, Volume 11, Issue 10, pp 1449-1457
Date: 15 May 2007

Improvement of the electrochemical properties of “as-grown” boron-doped polycrystalline diamond electrodes deposited on tungsten wires using ethanol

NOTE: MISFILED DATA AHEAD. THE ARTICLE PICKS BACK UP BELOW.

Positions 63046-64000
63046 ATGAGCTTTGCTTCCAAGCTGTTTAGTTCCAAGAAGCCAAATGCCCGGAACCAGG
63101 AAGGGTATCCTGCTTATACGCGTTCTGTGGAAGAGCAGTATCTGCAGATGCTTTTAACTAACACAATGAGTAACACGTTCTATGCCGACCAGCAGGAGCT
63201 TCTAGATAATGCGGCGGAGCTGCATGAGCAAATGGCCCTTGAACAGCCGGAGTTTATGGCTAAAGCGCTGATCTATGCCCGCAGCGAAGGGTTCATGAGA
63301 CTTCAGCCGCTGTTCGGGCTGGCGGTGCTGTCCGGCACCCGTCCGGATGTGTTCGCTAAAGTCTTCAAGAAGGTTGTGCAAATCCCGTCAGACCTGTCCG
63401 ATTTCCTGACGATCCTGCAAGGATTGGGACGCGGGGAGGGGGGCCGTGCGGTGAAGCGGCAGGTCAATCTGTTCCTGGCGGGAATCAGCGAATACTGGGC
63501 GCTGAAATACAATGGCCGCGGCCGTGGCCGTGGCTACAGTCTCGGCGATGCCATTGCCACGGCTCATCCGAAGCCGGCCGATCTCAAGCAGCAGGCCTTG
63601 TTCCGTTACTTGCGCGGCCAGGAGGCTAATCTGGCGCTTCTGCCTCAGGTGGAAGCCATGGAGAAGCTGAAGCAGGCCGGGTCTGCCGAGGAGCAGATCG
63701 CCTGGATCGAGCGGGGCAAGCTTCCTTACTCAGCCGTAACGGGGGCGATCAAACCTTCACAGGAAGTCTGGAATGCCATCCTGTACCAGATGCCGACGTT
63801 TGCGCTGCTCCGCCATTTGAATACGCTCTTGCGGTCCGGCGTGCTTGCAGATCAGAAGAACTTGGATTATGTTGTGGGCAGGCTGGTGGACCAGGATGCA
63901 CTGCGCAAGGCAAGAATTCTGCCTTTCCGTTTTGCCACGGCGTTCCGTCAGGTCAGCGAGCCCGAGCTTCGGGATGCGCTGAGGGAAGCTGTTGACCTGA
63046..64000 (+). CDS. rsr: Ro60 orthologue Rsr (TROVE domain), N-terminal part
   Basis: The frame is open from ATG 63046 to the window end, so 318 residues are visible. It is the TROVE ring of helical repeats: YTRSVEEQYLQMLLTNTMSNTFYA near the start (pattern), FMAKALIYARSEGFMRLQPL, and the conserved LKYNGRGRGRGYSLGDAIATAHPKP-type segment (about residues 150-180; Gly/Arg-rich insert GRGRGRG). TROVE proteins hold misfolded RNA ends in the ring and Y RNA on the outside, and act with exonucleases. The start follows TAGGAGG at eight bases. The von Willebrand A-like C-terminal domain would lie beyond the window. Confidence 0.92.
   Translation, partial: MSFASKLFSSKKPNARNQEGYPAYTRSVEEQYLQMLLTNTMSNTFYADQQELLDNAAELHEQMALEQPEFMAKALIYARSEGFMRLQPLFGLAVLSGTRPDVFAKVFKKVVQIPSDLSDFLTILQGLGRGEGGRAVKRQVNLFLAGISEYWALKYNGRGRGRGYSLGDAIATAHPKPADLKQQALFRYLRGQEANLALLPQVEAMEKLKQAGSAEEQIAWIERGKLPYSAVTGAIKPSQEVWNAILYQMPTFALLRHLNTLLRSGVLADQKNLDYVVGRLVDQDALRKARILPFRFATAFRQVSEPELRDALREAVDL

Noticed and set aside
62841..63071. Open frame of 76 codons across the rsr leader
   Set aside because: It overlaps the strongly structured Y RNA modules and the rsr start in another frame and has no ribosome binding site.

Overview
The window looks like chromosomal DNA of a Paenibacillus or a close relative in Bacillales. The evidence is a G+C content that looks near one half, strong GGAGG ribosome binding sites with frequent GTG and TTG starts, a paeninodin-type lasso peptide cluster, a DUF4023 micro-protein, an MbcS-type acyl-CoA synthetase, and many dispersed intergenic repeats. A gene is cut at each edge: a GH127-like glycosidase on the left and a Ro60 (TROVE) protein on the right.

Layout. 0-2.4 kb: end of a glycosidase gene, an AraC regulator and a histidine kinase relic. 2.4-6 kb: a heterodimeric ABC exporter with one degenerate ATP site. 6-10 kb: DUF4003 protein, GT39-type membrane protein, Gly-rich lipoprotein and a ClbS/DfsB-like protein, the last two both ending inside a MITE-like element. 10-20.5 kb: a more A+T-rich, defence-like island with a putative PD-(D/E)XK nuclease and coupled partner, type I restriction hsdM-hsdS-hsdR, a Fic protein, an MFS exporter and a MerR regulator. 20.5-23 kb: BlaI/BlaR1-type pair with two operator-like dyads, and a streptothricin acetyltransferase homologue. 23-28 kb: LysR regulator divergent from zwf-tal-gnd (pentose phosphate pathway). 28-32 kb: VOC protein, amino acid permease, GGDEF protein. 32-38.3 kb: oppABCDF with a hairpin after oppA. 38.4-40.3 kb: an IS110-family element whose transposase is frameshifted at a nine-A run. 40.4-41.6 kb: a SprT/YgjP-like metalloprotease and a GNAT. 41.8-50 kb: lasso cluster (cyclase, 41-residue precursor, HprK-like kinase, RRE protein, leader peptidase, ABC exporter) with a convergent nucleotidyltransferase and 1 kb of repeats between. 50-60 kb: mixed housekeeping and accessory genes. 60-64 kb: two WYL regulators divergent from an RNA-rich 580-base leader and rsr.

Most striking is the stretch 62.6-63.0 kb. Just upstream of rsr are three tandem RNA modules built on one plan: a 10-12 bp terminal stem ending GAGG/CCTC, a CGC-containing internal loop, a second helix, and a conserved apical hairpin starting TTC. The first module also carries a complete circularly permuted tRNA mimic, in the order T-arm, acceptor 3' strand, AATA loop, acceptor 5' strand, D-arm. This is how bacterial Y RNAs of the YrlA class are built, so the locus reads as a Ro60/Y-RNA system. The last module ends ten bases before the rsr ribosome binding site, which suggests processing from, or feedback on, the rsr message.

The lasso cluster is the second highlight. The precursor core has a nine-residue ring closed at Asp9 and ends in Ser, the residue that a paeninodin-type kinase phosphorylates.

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The electrochemical properties of boron-doped diamond (BDD) polycrystalline films grown on tungsten wire substrates using ethanol as a precursor are described. The results obtained show that the use of ethanol improves the electrochemistry properties of “as-grown” BDD, as it minimizes the graphitic phase upon the surface of BDD, during the growth process. The BDD electrodes were characterized by Raman spectroscopy, scanning electronic microscopy, cyclic voltammetry (CV), and electrochemical impedance spectroscopy (EIS). The boron-doping levels of the films were estimated to be ∼1020 B/cm3. The electrochemical behavior was evaluated using the \( {\text{Fe}}{\left( {{\text{CN}}} \right)}_{{\text{6}}} ^{{{{\text{3}} - } \mathord{\left/ {\vphantom {{{\text{3}} - } {{\text{4}} - }}} \right. \kern-0em} {{\text{4}} - }}} \) and \( {\text{Ru}}{\left( {{\text{NH}}_{{\text{3}}} } \right)}_{{\text{6}}} ^{{{{\text{3 + }}} \mathord{\left/ {\vphantom {{{\text{3 + }}} {{\text{2 + }}}}} \right. \kern-0em} {{\text{2 + }}}}} \) redox couples and dopamine. Apparent heterogeneous electro-transfer rate constants \( k^{0}_{{{\text{app}}}} \) were determined for these redox systems using the CV and EIS techniques. \( k^{0}_{{{\text{app}}}} \) values in the range of 0.01–0.1 cm s−1 were observed for the \( {\text{Fe}}{\left( {{\text{CN}}} \right)}_{{\text{6}}} ^{{{{\text{3}} - } \mathord{\left/ {\vphantom {{{\text{3}} - } {{\text{4}} - }}} \right. \kern-0em} {{\text{4}} - }}} \) and \( {\text{Ru}}{\left( {{\text{NH}}_{{\text{3}}} } \right)}_{{\text{6}}} ^{{{{\text{3 + }}} \mathord{\left/ {\vphantom {{{\text{3 + }}} {{\text{2 + }}}}} \right. \kern-0em} {{\text{2 + }}}}} \) redox couples, while in the special case of dopamine, a lower \( k^{0}_{{{\text{app}}}} \) value of 10−5 cm s−1 was found. The obtained results showed that the use of CH3CH2OH (ethanol) as a carbon source constitutes a promising alternative for manufacturing BDD electrodes for electroanalytical applications.